Mix the grilled aubergine slices, chopped mint and pomegranate seeds in a bowl. Combine the olive oil and vinegar, stir and add to the bowl. If you skipped the previous steps of salting, you can add some salt as well. Mix well and serve with the meat or fish of your choice.

And finally, here is one of my favourite Italian tunes:

Italian Fast Food – Baguette Facile e Veloce

Sorry about the misleading headline. To be honest, this recipe is neither fast nor really Italian (it is an Italian blogger’s version of a French baguette). What I find amusing the Italian definition of “fast bread”. It takes about 3.5 hours in total to make. Yet trust me, I know from my limited baking experience that 3.5 hours really is quite little in the Italian world of baking!

One of the challenges of embracing your inner Italian baker in Finland is the climate. It is quite different for a focaccia to rise basking in the warm Ligurian sun under the loving eye of an Italian nonna than in a cold flat under the panicky eye of a Finnish blogger. Fortunately there is a handy substitute for the Ligurian sun: underfloor heating in the bathroom. However, as – despite the aid of the modern building technology – my attempts at focaccia alla genovese still bear more resemblance to cream crackers than bread, I chose to share this baguette instead.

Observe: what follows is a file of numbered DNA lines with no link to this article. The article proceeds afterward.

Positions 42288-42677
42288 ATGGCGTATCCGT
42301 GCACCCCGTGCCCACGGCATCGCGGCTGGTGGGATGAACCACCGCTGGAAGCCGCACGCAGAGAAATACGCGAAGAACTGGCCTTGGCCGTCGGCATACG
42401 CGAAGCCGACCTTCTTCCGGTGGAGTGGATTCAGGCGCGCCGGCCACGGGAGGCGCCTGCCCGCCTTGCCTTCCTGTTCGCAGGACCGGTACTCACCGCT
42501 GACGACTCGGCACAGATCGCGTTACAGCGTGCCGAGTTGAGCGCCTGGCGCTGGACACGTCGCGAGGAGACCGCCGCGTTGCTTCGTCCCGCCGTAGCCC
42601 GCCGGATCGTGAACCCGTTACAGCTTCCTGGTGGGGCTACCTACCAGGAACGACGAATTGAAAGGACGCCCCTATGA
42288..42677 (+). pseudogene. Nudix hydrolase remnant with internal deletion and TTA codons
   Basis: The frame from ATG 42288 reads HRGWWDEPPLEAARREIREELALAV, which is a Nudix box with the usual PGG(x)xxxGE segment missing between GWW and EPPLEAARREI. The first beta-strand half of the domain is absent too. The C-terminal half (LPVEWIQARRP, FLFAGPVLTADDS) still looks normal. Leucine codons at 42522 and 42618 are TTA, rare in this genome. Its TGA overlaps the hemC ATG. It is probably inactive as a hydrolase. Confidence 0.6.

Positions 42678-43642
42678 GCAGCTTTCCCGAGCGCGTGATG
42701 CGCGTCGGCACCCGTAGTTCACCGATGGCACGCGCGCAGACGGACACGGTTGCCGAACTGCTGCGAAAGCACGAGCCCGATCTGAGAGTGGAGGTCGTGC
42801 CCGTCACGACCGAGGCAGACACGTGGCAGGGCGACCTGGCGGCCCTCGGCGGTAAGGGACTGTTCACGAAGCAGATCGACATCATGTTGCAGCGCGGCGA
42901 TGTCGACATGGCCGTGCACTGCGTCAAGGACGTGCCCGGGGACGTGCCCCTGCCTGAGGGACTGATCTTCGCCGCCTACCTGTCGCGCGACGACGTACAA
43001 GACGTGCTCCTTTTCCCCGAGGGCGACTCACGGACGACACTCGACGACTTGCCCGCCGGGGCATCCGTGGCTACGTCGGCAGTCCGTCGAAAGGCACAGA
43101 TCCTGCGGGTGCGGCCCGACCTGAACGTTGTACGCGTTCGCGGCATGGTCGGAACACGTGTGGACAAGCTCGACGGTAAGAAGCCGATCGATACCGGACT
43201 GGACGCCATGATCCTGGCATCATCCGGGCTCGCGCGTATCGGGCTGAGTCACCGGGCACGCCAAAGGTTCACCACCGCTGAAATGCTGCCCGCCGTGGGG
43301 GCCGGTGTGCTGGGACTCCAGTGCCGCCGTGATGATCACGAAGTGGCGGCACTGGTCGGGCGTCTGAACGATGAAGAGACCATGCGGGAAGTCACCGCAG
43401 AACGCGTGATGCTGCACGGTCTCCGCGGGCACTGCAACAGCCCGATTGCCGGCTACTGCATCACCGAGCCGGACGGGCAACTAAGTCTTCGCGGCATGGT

This recipe certainly is “mediocre baker proof” as apart from time and a sufficiently warm place for the dough to rise, it doesn’t really require too much skill and effort to perfect. The end result is quite lovely: a soft and airy loaf with a crispy and thin crust. I have used different combinations of flour (00, Finnish wheat, whole-wheat…) at equal success.  As all bread loaves like this, it is very much at its best on the day of baking.